Wait and see: The perspective of the psychiatric nursing.
      ).
      Further, coercion and the use of physical restraint on patients add a further dilemma for mental health nurses, who are caught between ideals and the clinical reality (
      • Jansen T.L.
      • Hem M.H.
      • Dambolt L.J.
      • Hanssen I.
      Moral distress in acute psychiatric nursing: Multifaceted dilemmas and demands.
      ;
      • Kono A.
      A nurse's dilemma on restraint of patients with psychiatric problems: Case study of nurse K.
      ). Physical restraint often demoralizes nurses because they have to control the situation without talking with the patient. Although nurses are also responsible for managing seclusion rooms, they believe there should be a response that is more medical and therapeutic than keeping someone in custody.
      Thus, what seems to be decisively lacking for psychiatric nurses in Japan is an opportunity to sit down with patients and listen to their suffering and life stories. The patients are asked about their disease but not their illness, i.e., their lived experiences, which supersede the disease in significance (
      • Kleinman A.M.
      The illness narrative; suffering, healing & the human condition.
      ).
      This constitutes the background for developing patient-authored medical records (PAMRs), which is designed to provide psychiatric nurses the opportunity to play a significant medical role in the patient's treatment through their own unique contribution. We will briefly outline our theoretical position to situate PAMRs in the history of the theory and recording methods of psychiatric nursing.

      The theoretical background of PAMRS

      Influenced by H. S.
      • Sullivan H.S.
      Conceptions of modern psychiatry.
      ,
      • Sullivan H.S.
      The interpersonal theory of psychiatry.
      interpersonal theory of psychiatry, H. E.
      • Peplau H.E.
      The psychiatric nurses' family group.
      developed the technique of process recording to help her students acquire interpersonal skills in psychiatric nursing. Participant observation, a basic stance in cultural anthropological fieldwork, was the method Peplau adopted. The two main parts of the process record the reactions of the patient and nurse. There are additional sections for the analysis made by the student and the evaluation made by the instructor. I. J.
      • Orlando I.J.
      The discipline and teaching of nursing process (an evaluative study).
      refined the process recording form, and E.
      • Wiedenbach E.
      Clinical nursing, a helping art.
      introduced the five self-evaluation criteria to enrich students' learning experience.
      The PAMR follows the tradition of Peplau, who emphasized the interpersonal aspects of psychiatry and the anthropological approach of participant observation. However, whereas Peplau's process recording was influenced by psychodynamic theories, PAMRs are directly descended from communications theory, particularly the interactional view elaborated by G.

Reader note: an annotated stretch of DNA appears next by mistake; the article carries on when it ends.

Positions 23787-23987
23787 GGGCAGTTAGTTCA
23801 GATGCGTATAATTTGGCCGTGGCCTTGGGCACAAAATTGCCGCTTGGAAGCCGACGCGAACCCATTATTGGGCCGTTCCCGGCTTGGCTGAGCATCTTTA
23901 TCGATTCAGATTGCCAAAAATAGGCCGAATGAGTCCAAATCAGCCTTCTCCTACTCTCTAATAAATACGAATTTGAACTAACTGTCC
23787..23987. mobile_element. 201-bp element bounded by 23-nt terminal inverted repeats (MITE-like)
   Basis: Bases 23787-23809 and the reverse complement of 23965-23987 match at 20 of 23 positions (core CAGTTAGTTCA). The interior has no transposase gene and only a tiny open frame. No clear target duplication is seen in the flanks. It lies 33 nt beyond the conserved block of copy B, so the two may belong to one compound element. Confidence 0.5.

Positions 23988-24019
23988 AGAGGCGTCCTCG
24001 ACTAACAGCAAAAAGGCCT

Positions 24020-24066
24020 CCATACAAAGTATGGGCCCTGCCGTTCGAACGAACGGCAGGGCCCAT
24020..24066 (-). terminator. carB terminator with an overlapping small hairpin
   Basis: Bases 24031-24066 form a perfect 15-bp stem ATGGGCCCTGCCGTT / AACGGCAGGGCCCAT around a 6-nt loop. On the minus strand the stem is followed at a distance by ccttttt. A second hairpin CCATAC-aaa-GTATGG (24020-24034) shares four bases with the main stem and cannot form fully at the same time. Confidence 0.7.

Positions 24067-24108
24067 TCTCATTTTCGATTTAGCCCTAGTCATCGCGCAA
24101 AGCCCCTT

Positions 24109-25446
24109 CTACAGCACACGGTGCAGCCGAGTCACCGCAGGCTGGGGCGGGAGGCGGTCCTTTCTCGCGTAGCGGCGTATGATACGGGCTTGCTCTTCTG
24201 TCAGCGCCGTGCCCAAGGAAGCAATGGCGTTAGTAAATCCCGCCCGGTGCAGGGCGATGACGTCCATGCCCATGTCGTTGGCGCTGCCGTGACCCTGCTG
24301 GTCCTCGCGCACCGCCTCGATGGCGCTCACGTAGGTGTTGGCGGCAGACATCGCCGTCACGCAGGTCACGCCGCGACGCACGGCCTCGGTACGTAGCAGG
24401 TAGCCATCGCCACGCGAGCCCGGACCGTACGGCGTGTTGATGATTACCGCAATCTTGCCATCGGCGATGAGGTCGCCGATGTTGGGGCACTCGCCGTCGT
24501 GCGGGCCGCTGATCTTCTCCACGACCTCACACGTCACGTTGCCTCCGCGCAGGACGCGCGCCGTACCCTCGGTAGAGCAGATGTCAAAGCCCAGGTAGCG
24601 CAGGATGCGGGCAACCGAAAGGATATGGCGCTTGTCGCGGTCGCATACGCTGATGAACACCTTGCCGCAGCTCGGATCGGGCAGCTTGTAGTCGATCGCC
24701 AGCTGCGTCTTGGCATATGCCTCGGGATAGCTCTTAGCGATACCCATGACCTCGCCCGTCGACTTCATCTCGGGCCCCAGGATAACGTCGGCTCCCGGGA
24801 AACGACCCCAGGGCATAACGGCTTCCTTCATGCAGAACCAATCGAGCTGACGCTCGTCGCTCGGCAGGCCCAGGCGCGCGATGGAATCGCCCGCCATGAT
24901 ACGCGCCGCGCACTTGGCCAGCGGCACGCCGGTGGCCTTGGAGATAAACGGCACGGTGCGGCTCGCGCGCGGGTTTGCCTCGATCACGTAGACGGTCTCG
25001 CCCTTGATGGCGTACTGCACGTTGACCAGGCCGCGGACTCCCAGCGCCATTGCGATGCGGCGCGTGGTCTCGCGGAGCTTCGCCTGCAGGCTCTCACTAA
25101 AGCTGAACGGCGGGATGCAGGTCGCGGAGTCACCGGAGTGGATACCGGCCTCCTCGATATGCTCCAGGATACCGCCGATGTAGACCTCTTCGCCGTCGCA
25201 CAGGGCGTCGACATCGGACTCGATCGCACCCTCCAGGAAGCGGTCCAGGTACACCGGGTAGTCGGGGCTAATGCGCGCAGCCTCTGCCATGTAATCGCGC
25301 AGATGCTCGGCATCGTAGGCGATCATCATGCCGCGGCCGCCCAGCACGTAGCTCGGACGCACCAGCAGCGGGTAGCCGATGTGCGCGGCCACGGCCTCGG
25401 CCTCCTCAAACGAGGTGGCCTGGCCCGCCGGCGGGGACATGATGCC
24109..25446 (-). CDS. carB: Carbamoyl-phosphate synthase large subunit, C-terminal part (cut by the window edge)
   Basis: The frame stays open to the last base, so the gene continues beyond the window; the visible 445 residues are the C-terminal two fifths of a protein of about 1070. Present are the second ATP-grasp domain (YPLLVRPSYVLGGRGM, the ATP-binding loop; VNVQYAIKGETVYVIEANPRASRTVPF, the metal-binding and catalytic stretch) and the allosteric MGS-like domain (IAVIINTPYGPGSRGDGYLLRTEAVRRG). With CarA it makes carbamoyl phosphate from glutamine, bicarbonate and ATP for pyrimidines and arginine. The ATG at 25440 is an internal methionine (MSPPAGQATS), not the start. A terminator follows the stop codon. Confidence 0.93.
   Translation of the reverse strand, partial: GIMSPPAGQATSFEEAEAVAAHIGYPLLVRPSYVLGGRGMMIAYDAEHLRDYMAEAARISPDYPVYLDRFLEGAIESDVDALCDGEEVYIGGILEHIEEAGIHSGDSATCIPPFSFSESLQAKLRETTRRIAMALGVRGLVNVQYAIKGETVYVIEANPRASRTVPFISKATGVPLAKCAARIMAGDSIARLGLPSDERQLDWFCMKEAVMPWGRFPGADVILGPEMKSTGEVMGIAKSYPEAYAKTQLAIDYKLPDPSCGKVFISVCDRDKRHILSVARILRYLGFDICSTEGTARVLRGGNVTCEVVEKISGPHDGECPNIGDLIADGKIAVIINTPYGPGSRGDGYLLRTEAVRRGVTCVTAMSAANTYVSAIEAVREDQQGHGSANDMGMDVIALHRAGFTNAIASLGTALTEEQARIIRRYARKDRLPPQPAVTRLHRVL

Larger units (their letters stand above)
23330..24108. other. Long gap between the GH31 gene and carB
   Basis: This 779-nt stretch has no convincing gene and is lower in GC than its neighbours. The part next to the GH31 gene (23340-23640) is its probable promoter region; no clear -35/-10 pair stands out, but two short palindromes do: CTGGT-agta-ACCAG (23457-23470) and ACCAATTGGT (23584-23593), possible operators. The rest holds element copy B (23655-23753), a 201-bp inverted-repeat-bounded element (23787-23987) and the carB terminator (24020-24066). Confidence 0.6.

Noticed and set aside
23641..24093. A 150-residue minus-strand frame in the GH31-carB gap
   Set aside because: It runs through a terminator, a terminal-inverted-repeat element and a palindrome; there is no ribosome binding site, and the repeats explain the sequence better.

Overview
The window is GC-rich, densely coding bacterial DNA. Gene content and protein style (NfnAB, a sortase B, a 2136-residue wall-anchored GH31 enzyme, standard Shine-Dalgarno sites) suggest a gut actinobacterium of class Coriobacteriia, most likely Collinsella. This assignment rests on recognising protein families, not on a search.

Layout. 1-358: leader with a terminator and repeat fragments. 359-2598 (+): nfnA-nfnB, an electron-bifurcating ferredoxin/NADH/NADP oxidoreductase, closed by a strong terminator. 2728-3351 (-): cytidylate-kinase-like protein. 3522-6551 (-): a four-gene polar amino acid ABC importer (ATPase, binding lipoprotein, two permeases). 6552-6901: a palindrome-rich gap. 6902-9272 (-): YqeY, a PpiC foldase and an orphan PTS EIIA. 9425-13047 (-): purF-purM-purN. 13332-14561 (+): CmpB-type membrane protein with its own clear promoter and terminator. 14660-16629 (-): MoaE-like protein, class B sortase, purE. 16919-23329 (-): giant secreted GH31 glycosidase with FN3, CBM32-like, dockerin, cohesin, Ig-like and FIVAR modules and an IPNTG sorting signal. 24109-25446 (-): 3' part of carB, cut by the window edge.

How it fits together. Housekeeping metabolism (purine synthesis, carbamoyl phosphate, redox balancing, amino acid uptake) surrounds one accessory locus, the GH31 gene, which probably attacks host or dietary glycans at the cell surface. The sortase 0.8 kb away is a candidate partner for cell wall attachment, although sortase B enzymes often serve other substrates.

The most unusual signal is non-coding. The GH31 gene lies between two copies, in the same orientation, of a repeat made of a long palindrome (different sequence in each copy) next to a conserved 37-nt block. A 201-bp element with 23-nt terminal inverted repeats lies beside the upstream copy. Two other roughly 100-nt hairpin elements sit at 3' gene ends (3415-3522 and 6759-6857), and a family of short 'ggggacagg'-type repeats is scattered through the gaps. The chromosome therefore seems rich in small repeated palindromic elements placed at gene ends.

• Bateson G.
      Steps to an ecology of mind.
      . More precisely, based on the interpersonal process of participant observation, PAMRs' unique basic stance is therapeutic “not-knowing” (
      • Anderson H.
      • Goolishian H.A.
      The client is the expert: A not-knowing approach to therapy.
      ) on the part of the psychiatric nurse, which facilitates two-way narrative practice. PAMRs' interactive and collaborative nature is obvious – it is a process of joint record making and scenario writing carried out by the patient but with the assistance of the nurse. It is a dialogue between the patient and the nurse that leads them to write a multivoiced, open-ended prescription (
      • Bakhtin M.
      Problems of Dostoevsky's poetics.
      ). Let us now explain this theoretical sketch in more detail.
      Interaction, verbal and nonverbal, is the two-way, mutual exchange of information.
      • Bateson G.
      Steps to an ecology of mind.
      placed interaction at the center of the universe and used it as a central explanatory principle. From this epistemology, the double-bind theory on schizophrenia emerged (
      • Bateson G.
      • Jackson D.
      • Haley J.
      • Weakland J.
      Toward a theory of schizophrenia.
      ). The full merit of the double-bind theory lies not in its hypothesis on schizophrenic etiology but in its confirmation that the phenomena of mental disorders are describable using solely communication language without resorting to psychodynamics. The double-bind theory thus gave family therapists an immense boost with respect to the development of family therapy and the validity of their family work. Subsequent generations of family therapists inherited the theoretical view of
      • Bateson G.
      • Jackson D.
      • Haley J.
      • Weakland J.
      Toward a theory of schizophrenia.
      in developing new methods, such as the recent open dialogue approach (
      • Seikkula J.
      • Olson M.E.
      The open dialogue approach to acute psychosis: Its poetics and micropolitics.
      ).
      PAMRs can thus be traced to developments in the history of family therapy. When the vigorous family therapy movement reached a sluggish stage in the late 1980s, narrative/collaborative approaches came to the forefront under the popular name of narrative therapy (
      ;
      • White M.
      • Epston D.
      Narrative means to therapeutic ends.